not faint again although he was very broken by the news. He determined
to fast every day. (One of the enactments of the Chassidim at that time
was for everyone except the sick and halachically exempt to fast
every Monday and Thursday, but he decided to fast every day.)
the 18th of Kislev, the day before Yud-Tes Kislev (when the Rebbe was
released), the Chassid was fasting as he usually did. Towards evening,
the night of Yud-Tes Kislev and the yahrtzeit of the Maggid of
Mezritch, the Chassidim held a farbrengen and drank mashke.
The Chassid was very tired and didn’t have the strength to farbreng
with the Chassidim, and fell asleep in shul.
dreamed about R’ Menachem Mendel of Horodok, who said to him,
"Although you are mekushar to the Alter Rebbe and not to me,
since you were once mekushar to me, I will tell you a secret.
Only Chassidim who are truly mekushar to their Rebbe, merit the
Rebbe coming to them and revealing what is going on up Above.
is the yom hilula of the Rav HaMaggid, and on his yom hilula,
the tzaddik says divrei Torah and all the neshamos come
from their respective chambers to listen to him."
Mendel listed the various neshamos who came to hear Torah from
the Maggid, describing the order in which they sat. The Baal Shem Tov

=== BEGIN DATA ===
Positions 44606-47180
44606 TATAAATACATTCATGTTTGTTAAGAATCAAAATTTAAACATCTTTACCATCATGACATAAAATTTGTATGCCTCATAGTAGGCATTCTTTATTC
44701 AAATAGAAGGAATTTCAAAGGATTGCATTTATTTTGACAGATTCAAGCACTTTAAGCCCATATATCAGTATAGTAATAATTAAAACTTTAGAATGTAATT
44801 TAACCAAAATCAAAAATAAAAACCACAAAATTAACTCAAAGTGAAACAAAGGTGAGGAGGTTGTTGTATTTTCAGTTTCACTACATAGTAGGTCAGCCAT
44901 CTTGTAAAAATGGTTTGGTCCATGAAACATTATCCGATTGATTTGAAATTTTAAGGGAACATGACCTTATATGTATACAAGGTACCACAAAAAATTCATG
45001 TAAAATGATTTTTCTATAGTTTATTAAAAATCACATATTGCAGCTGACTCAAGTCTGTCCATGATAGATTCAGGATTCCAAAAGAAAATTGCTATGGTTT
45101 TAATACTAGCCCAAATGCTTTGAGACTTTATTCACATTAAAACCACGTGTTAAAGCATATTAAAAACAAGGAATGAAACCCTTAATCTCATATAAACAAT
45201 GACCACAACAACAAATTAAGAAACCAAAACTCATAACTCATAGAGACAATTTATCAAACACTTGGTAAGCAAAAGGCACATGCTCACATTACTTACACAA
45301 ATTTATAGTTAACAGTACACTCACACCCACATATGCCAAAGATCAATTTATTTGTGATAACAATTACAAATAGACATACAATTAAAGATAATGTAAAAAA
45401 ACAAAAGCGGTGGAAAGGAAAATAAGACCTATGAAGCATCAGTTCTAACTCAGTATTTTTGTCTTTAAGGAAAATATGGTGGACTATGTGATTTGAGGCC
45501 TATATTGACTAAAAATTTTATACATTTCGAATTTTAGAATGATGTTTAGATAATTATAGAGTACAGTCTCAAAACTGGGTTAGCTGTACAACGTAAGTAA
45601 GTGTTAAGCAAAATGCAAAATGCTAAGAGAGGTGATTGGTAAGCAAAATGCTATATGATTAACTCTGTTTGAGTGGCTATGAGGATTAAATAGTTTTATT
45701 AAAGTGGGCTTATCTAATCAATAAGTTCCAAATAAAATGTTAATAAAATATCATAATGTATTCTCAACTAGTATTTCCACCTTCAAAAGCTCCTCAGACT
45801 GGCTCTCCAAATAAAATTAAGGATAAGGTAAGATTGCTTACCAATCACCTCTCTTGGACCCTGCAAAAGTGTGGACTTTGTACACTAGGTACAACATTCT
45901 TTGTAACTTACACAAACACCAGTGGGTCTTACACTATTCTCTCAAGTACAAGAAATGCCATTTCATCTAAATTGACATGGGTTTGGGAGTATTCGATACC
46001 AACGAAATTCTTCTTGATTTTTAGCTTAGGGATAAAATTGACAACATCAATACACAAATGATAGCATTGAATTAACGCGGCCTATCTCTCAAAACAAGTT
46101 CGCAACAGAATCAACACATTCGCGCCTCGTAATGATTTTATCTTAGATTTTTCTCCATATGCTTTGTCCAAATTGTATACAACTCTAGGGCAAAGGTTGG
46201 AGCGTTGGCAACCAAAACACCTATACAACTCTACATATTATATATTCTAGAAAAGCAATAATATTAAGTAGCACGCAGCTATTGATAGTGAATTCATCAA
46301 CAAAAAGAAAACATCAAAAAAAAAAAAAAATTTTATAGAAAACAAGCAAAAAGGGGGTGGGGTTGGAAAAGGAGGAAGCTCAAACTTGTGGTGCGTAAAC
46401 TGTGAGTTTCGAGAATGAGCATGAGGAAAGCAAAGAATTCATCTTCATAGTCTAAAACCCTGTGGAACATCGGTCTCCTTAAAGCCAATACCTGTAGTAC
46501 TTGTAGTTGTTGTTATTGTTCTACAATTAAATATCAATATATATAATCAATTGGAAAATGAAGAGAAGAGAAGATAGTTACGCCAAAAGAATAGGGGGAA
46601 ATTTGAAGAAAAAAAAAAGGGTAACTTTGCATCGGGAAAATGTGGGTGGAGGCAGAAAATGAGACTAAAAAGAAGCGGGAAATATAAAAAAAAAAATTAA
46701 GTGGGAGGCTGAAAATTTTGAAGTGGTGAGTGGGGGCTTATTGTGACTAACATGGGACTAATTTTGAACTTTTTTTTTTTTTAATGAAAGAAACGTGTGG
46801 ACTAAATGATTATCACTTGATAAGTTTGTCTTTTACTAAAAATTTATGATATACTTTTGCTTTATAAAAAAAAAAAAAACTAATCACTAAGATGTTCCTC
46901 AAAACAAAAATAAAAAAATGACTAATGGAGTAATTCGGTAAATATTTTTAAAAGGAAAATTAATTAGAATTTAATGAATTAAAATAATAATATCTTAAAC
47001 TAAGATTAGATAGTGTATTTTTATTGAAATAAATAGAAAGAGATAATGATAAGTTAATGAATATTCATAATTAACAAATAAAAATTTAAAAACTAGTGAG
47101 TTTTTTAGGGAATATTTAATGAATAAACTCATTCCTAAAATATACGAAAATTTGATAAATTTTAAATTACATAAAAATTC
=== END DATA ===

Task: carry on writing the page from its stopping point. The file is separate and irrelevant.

sat to the right of the Maggid, and the Arizal on his left, etc. The
Maggid spoke, then concluding his talk, burst into tears and said,
"My student, R’ Zalman, is sitting in jail, and all of Chassidus
is in danger. I am asking all of you for a favor."
Rabbi Shimon bar Yochai came and arranged a beis din which
concluded that the Alter Rebbe would be freed. All this was told to the
Chassid by R’ Menachem Mendel Horodoker in his dream.
of the Alter Rebbe’s release first reached Stadov a week later, for in
those days there were no telegrams or telephones; the mail was
transported by horse. That is why it took a week until the news from
Petersburg came to Stadov. The Rebbe was released on Tuesday, and the
news arrived the following Tuesday. Although the official news was
delayed by a week, they fasted that week b’simcha.
V’Sippurim, Vol. 3)